Much of the West is experiencing severe to exceptional drought and California is in a second consecutive year of dry conditions, resulting in widespread drought or near-drought throughout many portions of the state. The California Public Utilities Commission (CPUC) is actively responding to current drought conditions and preparing for the possibility of a third dry year.

According to the United States Drought Monitor, the map for California is shown below:  

  map of California

 

 

Calling on Investor-Owned Utilities to Encourage Voluntary Conservation: The Commission is calling on the Investor-Owned Utilities (IOUs) to make all Californians aware of dry conditions and encourage actions to reduce water usage.  (July 8, 2021 - Letter here;  June 8, 2021 - Letter here;  June 9, 2021 - Press Release here)

Participating in the Interagency Drought Team: President Marybel Batjer and CPUC staff are members of the Governor's Office interagency drought team. This team will track changing conditions, coordinate state agency responses, and work closely with partners across the state.

Lessons Learned from the 2014-2015 Drought: The Water Division will remind the IOUs of best practices learned from the 2014-15 drought and potential actions and guidance for the IOUs to act on.

  • Messaging to ratepayers: Potential actions for the IOUs include notifying customers of voluntary conservation measures through a bill insert, direct mailing, social media, or other communication channels.
  • Encouraging voluntary conservation These voluntary conservation measures are outlined in Water Division's Standard Practice U-40 adopted previously in 2014 and reflect guidance on non-essential potable water usage. 

Save Our Water Campaign: The Water Division will enhance communication efforts to promote water conservation by updating the drought and conservation portion of its website, elevating the Save Our Water campaign and updating links to sister agency websites.

Coordinating with Other State Agencies: The Water Division will coordinate with the Department of Water Resources, the State Water Resources Control Board, and other sister agencies on conservation messaging and ongoing dry conditions across the state.

June 9, 2021 Press Release

Voluntary Measures for Conservation

A listing of voluntary water conservation measures that utility customers can act on as outlined in Tariff Rule 14.1 in accordance with SP-40 include:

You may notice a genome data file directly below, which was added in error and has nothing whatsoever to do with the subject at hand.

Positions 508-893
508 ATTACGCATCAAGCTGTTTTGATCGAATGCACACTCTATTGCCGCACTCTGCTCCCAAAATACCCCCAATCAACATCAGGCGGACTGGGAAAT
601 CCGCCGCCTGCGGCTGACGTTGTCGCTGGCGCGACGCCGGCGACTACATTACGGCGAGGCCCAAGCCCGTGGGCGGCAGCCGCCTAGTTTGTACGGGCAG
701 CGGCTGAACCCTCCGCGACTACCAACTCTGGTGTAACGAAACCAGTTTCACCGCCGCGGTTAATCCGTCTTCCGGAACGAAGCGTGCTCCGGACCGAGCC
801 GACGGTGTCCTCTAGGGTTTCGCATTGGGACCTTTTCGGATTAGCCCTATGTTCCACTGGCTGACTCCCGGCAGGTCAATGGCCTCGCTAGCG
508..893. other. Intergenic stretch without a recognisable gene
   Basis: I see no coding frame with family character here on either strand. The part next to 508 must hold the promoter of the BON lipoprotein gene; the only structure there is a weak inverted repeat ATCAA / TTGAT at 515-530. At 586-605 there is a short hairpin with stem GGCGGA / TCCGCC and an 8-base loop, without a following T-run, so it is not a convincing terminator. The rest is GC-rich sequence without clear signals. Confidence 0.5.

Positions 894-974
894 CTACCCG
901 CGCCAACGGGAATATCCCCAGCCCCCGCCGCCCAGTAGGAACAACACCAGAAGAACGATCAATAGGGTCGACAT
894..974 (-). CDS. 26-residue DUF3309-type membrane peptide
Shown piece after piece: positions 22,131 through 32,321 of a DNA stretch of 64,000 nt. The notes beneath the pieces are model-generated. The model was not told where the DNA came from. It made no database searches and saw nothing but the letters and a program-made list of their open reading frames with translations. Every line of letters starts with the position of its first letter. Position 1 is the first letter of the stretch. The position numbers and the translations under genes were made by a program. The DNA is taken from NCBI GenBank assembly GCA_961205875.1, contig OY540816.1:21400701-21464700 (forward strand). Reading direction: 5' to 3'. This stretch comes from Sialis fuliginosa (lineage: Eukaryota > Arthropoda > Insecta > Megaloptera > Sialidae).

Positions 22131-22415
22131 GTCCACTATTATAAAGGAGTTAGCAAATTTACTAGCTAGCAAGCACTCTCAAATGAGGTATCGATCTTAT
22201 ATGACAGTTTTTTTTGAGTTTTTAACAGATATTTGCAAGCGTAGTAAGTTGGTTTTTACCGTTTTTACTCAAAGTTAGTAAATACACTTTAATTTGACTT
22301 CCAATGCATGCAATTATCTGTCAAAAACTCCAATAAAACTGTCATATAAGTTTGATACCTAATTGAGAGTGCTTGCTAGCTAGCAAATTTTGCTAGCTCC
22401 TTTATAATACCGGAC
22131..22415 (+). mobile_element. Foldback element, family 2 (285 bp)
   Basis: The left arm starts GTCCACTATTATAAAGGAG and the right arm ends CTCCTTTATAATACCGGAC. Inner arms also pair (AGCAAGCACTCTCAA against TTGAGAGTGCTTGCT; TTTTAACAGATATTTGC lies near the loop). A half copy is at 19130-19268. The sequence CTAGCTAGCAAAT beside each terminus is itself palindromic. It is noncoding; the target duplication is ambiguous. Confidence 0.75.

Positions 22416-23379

1. Use of potable water for more than minimal landscaping, as defined in the landscaping regulated of the jurisdiction or as described in Article 10.8 of the California Government Code in connection with new construction;
  2. Excessive use of water: when a utility has notified the customer in writing to repair a broken or defective plumbing, sprinkler, watering or irrigation system and the customer has failed to effect such repairs within five business days, the utility may install a flow restriction device;
  3. Use of potable water which results in flooding or runoff in gutters or streets;
  4. Individual private washing of cars with a hose except with the use of a positive action shut-off nozzle. Use of potable water for washing commercial aircraft, cars, buses, boats, trailers, or other commercial vehicles at any time, except at commercial or fleet vehicle or boat washing facilities operated at a fixed location where equipment using water is properly maintained to avoid wasteful use;
  5. Use of potable water for washing buildings, structures, driveways, patios, parking lots, tennis courts, or other hard-surfaced areas, except in the cases where health and safety are at risk;
  6. Use of potable water to irrigate turf, lawns, gardens, or ornamental landscaping by means other than drip irrigation, or hand watering without quick acting positive action shut-off nozzles, on a specific schedule, for example: 1) before 9:00 a.m. and after 5:00 p.m.; 2) every other day; or 3) selected days of the week;
  7. Use of potable water for street cleaning with trucks, except for initial wash-down for construction purposes (if street sweeping is not feasible), or to protect the health and safety of the public;
  8. Use of potable water for construction purposes, such as consolidation of backfill, dust control, or other uses unless no other source of water or other method can be used.
  9. Use of potable water for construction purposes unless no other source of water or other method can be used;
  10. Use of potable water for street cleaning;
  11. Operation of commercial car washes without recycling at least 50% of the potable water used per cycle;
  12. Use of potable water for watering outside plants, lawn, landscape and turf areas during certain hours if and when specified in Schedule No. 14.1 when the schedule is in effect;
  13. Use of potable water for decorative fountains or the filling or topping off of decorative lakes or ponds. Exceptions are made for those decorative fountains, lakes, or ponds which utilize recycled water;
  14. Use of potable water for the filling or refilling of swimming pools.
  15. Service of water by any restaurant except upon the request of a patron; and
  16. Use of potable water to flush hydrants, except where required for public health or safety.

References from 2014-15 Drought